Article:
The Marital Presumption of Paternity in Wisconsin

In Wisconsin, there is a presumption of paternity based on the fact that the parties are married. Even if the parties have been separated for months, or even years, Wisconsin law presumes that any child “of the marriage” is the child of both parties.

The marital presumption can be overcome by results of genetic testing that show that a man, other than the husband, has a 99% probability of being the father.

In marriages where there is a dispute of this nature, the court will almost always appoint a Guardian ad Litem to investigate the matter. Guardian ad Litem’s are appointed on cases where there is a placement or custody dispute, and their job on the case is to represent the best interests of the child.

The Guardian ad Litem will typically recommend that the court order genetic testing at the first appearance for the mother, the child, and the husband to find out if the child is related to the husband. This is ordered immediately, because the parties must present an Order for Genetic Testing to the Child Services Agency to do genetic testing through the court.

If the genetic testing proves that the child is not the husband’s, the Guardian ad Litem typically advises the mother begin a paternity action against the biological father, so that the child has a legal father in his or her life. A court will not typically overcome the marital presumption unless there is an adjudication of a legal father.

Please note, if the couple is LEGALLY separated (meaning the couple has been granted a legal separation by the court), then there is no presumption that the husband is the father.

If you are concerned about the paternity of your child and are subject to the marital presumption in Wisconsin, it is in your best interest to seek legal counsel to resolve this issue as soon as possible.

4 thoughts on “The Marital Presumption of Paternity in Wisconsin

  1. I’m currently married and my husband is the legal father of our daughter and the only father figure who has been in her life and supporting her. a different man believes he is the biological father and has requested dna testing through courts. Do I have the right to deny this per marital presumption and if so, could a judge still overrule and grant the testing?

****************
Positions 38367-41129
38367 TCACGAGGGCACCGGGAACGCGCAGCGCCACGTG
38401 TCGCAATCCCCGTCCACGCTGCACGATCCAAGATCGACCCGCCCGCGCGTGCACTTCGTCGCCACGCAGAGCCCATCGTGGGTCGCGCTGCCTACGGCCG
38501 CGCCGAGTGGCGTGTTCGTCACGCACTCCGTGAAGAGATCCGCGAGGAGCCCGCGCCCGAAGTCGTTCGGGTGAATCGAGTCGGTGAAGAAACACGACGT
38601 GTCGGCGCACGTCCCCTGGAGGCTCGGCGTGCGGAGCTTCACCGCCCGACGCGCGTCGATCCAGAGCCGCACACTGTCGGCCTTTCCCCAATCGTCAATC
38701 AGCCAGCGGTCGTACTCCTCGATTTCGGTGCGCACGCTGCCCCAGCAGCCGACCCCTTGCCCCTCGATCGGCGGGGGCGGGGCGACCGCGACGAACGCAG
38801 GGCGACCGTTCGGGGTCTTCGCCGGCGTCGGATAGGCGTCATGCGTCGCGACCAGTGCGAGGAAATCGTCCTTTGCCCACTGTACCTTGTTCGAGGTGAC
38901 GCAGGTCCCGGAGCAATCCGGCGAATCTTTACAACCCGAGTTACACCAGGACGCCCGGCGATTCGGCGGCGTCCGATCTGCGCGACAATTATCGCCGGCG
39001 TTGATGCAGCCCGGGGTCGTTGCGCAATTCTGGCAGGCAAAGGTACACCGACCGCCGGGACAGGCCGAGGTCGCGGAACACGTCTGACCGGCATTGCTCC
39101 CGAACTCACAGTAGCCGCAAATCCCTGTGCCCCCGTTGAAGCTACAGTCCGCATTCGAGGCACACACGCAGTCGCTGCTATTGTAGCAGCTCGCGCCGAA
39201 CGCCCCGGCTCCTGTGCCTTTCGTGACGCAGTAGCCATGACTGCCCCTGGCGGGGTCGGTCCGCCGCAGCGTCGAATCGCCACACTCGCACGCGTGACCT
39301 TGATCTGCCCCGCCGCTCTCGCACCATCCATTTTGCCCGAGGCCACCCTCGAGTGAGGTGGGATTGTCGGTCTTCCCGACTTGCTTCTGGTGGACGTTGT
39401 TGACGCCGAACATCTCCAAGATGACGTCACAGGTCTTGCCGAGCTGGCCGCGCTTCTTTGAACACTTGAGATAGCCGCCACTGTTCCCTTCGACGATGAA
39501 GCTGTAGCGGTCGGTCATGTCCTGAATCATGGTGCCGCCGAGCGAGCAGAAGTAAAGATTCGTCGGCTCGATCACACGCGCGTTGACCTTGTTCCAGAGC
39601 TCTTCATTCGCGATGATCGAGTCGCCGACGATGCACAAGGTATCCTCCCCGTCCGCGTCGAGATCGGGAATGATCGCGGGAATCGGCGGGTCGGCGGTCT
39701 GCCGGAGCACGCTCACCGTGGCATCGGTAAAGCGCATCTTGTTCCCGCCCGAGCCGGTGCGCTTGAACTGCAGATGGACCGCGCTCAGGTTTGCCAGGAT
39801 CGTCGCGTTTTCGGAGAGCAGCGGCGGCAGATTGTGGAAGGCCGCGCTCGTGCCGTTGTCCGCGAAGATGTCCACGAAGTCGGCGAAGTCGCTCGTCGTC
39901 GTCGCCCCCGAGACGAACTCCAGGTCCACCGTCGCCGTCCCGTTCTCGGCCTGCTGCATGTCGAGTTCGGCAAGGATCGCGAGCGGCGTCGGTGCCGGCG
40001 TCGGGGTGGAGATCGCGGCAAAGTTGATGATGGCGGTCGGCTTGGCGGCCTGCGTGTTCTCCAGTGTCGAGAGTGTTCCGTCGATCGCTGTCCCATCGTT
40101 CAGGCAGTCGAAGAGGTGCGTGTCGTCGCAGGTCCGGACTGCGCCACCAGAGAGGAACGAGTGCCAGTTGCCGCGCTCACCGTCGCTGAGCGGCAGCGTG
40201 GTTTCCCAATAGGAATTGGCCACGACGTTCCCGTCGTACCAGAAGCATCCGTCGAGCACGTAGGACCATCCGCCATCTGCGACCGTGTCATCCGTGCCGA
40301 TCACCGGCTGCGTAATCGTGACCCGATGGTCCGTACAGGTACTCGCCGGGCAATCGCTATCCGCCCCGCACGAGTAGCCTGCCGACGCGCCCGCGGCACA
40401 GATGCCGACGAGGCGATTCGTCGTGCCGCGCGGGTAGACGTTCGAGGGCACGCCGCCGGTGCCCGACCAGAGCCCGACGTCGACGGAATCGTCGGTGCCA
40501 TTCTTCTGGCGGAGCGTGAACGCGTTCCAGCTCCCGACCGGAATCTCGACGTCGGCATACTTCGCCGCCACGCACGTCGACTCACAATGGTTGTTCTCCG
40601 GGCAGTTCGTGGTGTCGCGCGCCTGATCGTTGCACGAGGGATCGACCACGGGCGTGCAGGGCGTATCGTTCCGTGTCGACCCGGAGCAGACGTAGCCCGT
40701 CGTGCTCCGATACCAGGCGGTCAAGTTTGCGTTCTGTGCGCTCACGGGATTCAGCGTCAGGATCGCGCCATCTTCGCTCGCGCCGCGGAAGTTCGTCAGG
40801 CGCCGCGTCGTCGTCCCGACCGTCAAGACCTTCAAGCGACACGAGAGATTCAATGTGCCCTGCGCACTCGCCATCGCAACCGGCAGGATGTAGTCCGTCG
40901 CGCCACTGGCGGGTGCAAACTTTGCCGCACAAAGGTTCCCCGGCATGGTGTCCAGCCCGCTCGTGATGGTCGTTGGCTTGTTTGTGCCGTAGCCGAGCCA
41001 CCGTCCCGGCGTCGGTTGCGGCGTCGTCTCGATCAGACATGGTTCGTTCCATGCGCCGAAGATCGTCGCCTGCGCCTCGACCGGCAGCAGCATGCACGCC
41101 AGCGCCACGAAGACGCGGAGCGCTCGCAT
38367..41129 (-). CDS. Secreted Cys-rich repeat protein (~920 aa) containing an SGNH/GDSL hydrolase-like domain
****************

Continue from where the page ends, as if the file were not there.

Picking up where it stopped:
• Yes, you and your husband have the right to fight to uphold the marital presumption. It would be extremely rare for a judge to allow testing in this situation, especially if your daughter is older. However, you should hire experienced counsel right away.

    • Good question! Unfortunately, I do not have an answer for you. There is very little case law in Wisconsin regarding same sex couples and, in fact, very few same sex divorces have even been filed in the courts yet. The law is still evolving in this area across the country and the courts/judges have virtually no legal guidance for these decisions. They are going to have to make new law at the circuit court level and wait until these cases wind through the appeals system until there are any firm answers. This is going to take time. Thank you for your interest in our blog.

We welcome your comments or questions. We will do our best to try to respond. However, please be advised that we cannot give legal advice in this forum and all communications are for general informational purposes only. Communication should not be construed as forming an attorney-client relationship. This is an open forum and any information you provide may be posted and will not be held confidentially. By posting a comment or question, you are expressly giving consent for the publication of same. If you have any specific legal issues or concerns, we always recommend that you consult with an attorney in the county and state in which you reside.

Fill in your details below or click an icon to log in:

WordPress.com Logo

You are commenting using your WordPress.com account. Log Out / Change )

Twitter picture

You are commenting using your Twitter account. Log Out / Change )

Facebook photo

You are commenting using your Facebook account. Log Out / Change )

Google+ photo

You are commenting using your Google+ account. Log Out / Change )

Connecting to %s